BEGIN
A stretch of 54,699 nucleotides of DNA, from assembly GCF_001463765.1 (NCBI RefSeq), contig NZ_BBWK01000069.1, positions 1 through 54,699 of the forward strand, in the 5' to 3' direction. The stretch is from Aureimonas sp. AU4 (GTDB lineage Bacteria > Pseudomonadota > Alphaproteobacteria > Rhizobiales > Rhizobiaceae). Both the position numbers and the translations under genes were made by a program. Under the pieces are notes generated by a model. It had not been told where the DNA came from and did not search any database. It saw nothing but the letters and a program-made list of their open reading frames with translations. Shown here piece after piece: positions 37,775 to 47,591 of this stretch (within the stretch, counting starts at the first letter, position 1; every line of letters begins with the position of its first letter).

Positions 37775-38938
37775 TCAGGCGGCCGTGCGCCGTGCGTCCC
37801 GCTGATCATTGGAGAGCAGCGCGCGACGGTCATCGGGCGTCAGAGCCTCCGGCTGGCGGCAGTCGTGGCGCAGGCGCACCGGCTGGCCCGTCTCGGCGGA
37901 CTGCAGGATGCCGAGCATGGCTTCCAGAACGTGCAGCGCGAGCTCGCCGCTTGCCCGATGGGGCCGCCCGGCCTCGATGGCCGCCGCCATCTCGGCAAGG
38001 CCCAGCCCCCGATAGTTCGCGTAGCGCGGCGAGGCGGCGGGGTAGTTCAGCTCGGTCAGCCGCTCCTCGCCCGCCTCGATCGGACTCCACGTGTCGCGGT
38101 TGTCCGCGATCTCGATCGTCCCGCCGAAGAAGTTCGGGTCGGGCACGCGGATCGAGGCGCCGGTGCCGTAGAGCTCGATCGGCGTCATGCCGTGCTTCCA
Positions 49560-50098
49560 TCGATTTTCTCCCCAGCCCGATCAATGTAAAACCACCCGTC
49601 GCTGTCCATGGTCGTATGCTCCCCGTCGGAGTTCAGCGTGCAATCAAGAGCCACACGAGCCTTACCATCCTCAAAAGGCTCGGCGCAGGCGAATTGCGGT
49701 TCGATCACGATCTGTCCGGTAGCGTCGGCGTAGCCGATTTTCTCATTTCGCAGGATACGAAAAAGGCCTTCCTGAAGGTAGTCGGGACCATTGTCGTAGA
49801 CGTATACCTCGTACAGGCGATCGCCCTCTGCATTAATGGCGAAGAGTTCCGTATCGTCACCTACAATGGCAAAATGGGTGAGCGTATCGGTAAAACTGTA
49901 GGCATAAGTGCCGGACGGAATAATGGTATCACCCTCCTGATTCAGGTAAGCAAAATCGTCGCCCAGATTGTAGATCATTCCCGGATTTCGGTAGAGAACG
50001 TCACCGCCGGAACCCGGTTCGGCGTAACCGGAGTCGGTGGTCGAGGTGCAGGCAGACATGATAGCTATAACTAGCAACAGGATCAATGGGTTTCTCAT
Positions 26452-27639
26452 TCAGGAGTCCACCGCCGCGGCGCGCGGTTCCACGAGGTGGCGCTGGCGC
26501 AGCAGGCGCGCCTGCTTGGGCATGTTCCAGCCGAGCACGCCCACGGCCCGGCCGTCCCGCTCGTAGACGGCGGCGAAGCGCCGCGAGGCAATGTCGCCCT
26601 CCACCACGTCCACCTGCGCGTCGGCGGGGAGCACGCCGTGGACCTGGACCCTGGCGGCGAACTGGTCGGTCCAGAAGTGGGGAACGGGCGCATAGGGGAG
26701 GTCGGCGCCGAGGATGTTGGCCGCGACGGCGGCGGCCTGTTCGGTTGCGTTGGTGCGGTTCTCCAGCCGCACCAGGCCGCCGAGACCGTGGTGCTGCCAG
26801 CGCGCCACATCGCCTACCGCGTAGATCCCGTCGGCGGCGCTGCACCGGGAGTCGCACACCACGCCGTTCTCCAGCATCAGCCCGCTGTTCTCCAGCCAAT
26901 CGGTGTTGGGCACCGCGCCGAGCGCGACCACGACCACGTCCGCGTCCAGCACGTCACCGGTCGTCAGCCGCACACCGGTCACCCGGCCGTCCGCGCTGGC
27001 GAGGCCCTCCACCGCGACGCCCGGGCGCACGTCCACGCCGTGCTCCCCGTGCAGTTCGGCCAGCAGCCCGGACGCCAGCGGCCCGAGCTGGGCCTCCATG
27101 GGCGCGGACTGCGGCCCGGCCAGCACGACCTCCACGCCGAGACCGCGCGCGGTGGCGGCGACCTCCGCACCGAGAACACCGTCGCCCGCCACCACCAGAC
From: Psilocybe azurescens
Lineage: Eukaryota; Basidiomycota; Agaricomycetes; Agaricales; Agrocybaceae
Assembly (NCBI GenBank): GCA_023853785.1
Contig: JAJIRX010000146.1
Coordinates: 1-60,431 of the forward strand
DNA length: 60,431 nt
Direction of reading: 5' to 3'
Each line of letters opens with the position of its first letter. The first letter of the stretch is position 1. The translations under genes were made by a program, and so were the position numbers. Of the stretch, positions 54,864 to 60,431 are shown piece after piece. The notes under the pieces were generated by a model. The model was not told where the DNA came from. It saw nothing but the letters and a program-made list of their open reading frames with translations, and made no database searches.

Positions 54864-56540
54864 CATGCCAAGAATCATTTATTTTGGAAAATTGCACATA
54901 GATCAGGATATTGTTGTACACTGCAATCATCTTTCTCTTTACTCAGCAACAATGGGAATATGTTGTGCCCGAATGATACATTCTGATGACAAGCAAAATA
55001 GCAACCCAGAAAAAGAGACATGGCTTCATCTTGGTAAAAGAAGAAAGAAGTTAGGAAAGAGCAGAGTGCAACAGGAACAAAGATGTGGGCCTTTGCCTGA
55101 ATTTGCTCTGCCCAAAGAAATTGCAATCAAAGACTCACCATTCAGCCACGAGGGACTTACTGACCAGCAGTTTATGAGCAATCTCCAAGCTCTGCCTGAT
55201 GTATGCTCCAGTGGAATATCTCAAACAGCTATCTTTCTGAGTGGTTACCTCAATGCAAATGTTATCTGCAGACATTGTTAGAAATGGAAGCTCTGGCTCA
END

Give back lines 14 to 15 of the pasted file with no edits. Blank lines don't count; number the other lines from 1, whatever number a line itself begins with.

50001 TCACCGCCGGAACCCGGTTCGGCGTAACCGGAGTCGGTGGTCGAGGTGCAGGCAGACATGATAGCTATAACTAGCAACAGGATCAATGGGTTTCTCAT
Positions 26452-27639